I just read the above-referenced article and a few other materials on the matter of global health. It was very interesting to see how various organization come together to play a role in global health. The article discusses the intricacies surrounding non-governmental organizations as key implementers of the US global health programs. In the past, very little has been known about the scope of their roles, so the Kaiser Family Foundation (KFF) assessed NGO engagement in the US as it pertains to global health effort—pulling very comprehensive data that shows how NGOs help in the US global health issues. NGOs received a significant amount of money from the US government in the fiscal year 2014. More than 6.71 billion dollars has been disbursed for global health activities two over 300 NGOs.
The KFF report captured some of the first steps of the United States global funding process provided by the USAID to NGOs. They asked the following questions: (a) what happens to the funding after this first phase? (b) does the recipient NGO carry out the global health efforts directly? (c) does it contract for their with other entities semicolon including other NGOs? Finally, they asked how the US has leveraged its support for NGOs to strengthen civil society in some countries to develop technical networks of NGOs who work in various areas of global health or networks.
NGO’s such as religious mission, the Red Cross, Save the Children Fund, the Rockefeller Foundation’s International Health Division etc., emerged in mid nineteenth century, and they began to grow and contribute to International Health Governance considerably (Dodgson, Lee and Drager, 2002). NGOs have fundamentally filled in many gaps or supplemented Government action in many instances; NGOs are recognized as important contributors to achieving the goals of World Health Organization (WHO). Many of these organizations have led the way in supporting health services and disease control programs globally (Dodgson et al., 2002). Nevertheless, NGOs have limited access to program related meetings dealing with more specific health issues; and they have not been routinely consulted despite their importance as channels of health sector aid since the 1980s (Hulme and Edwards 1997) increased.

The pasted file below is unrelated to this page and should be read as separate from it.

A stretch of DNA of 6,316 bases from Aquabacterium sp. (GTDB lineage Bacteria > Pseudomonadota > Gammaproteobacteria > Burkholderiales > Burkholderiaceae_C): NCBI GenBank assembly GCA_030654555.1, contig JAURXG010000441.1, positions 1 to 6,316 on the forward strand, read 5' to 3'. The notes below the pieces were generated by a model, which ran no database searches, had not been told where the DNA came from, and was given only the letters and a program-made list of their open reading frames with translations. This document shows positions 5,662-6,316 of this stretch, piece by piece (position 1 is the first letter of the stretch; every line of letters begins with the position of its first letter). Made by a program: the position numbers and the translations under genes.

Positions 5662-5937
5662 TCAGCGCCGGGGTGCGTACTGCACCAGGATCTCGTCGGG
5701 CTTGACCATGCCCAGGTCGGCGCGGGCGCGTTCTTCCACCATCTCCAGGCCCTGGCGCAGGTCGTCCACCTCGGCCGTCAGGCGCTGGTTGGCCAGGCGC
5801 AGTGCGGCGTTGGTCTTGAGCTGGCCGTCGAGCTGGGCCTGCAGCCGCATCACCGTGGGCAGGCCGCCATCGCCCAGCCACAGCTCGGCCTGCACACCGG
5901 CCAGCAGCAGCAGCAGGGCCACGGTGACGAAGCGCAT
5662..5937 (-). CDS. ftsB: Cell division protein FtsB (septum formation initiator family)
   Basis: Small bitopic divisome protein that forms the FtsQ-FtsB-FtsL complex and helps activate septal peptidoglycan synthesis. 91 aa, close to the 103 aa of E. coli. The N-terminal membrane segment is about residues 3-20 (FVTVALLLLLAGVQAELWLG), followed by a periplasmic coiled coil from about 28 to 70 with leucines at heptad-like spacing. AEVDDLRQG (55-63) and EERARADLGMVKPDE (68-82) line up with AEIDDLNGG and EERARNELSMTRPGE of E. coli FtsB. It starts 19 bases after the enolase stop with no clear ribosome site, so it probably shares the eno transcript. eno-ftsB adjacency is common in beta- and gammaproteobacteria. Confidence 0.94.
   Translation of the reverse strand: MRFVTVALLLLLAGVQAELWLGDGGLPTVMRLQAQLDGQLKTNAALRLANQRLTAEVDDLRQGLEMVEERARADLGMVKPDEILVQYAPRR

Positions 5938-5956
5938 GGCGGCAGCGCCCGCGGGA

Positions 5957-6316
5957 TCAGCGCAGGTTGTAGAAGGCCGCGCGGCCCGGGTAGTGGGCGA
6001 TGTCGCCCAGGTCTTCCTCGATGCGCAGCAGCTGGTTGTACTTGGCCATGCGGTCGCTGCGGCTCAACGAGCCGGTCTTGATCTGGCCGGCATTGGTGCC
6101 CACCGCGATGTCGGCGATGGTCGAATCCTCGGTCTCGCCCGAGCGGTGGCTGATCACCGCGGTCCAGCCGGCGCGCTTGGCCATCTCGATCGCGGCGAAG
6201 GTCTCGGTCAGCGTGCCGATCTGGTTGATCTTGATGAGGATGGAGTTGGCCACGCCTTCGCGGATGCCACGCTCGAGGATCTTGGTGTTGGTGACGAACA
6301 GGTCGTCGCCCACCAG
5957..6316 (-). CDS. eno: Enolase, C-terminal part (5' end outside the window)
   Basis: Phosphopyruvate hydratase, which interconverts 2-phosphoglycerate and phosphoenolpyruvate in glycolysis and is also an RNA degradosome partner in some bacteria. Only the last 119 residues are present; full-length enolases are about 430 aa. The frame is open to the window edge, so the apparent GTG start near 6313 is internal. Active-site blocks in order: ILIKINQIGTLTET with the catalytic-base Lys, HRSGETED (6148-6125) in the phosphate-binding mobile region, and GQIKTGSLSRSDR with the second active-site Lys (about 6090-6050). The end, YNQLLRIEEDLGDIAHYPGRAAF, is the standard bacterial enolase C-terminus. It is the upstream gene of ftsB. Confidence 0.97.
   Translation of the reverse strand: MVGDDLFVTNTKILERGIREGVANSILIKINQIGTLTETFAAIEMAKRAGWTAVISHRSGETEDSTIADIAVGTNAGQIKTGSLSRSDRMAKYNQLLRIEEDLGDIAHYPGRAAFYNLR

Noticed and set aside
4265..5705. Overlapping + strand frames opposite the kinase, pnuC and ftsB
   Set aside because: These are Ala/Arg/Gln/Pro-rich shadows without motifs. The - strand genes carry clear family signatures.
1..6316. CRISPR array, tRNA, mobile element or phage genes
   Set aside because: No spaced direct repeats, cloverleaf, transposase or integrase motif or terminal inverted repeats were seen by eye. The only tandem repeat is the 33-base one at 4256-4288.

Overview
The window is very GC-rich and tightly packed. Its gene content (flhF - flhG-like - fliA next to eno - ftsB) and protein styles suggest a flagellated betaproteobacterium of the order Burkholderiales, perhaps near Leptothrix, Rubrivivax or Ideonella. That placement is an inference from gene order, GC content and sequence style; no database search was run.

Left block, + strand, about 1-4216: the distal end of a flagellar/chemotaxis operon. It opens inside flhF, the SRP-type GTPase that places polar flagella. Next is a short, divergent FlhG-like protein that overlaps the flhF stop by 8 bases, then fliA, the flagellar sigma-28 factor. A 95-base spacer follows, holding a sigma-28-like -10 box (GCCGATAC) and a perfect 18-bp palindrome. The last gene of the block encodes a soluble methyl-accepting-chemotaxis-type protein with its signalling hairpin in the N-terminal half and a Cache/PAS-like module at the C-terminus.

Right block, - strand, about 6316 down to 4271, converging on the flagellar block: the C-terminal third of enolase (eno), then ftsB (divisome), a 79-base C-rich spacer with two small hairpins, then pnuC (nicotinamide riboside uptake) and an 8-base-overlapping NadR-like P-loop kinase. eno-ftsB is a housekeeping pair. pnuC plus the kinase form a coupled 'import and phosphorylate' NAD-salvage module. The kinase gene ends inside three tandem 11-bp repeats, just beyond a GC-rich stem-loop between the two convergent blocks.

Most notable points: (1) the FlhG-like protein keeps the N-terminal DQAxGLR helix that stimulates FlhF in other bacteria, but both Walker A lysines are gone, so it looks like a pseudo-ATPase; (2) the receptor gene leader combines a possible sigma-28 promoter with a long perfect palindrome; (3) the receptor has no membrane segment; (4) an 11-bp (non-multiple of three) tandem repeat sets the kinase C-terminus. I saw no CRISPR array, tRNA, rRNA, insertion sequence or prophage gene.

The role of trusted NGOs in the U.S. Global Health Response is indispensable for helping to alleviate global health issues. The only concern is to have more checks and balances in place for accountability. I have read many negative reviews regarding misappropriating/misusing funds by NGOs. Having a strong regulation and reporting system would be ideal.
Overall, as the world’s nations face crises, e.g. health, hunger, population growth, and disproportionate amount of wealth and or poverty, organizations such as the United Nations, World Health Organization, World Bank, International Monetary Fund, US Government, Non-Governmental Organizations (NGO) etc., is essential for creating global health policies and healthcare financing decisions that will aid in bridging the gaps and turmoil facing these countries. Inevitably, these organizations play a huge role in our world’s equilibrium. The United Nations conferences are especially helpful for them to come together to discuss the most pressing issues and how they can regulate or set aside funding to address them.
Here is an example of how International Health Connection (IHCWorld.org) have used their medical mission trips to teach health students about global health experientially. Click below to see the full Ppt® presentation:
Please contact me to “get involved”.
Dodgson, R., Lee, K., & Drager, N. (2002). Global health governance. A Conceptual Review, London/Geneva.
The Kaiser Family Foundation: The Role of NGOs in the U.S. Global Health Response (July, 2015). Global Health Policy. Retrieved from: http://kff.org/global-health-policy/issue-brief/data-note-role-of-ngos-u-s-global-health-response/
Hulme D. and Edwards M. (1997), NGOs, States and Donors, Too Close for Comfort?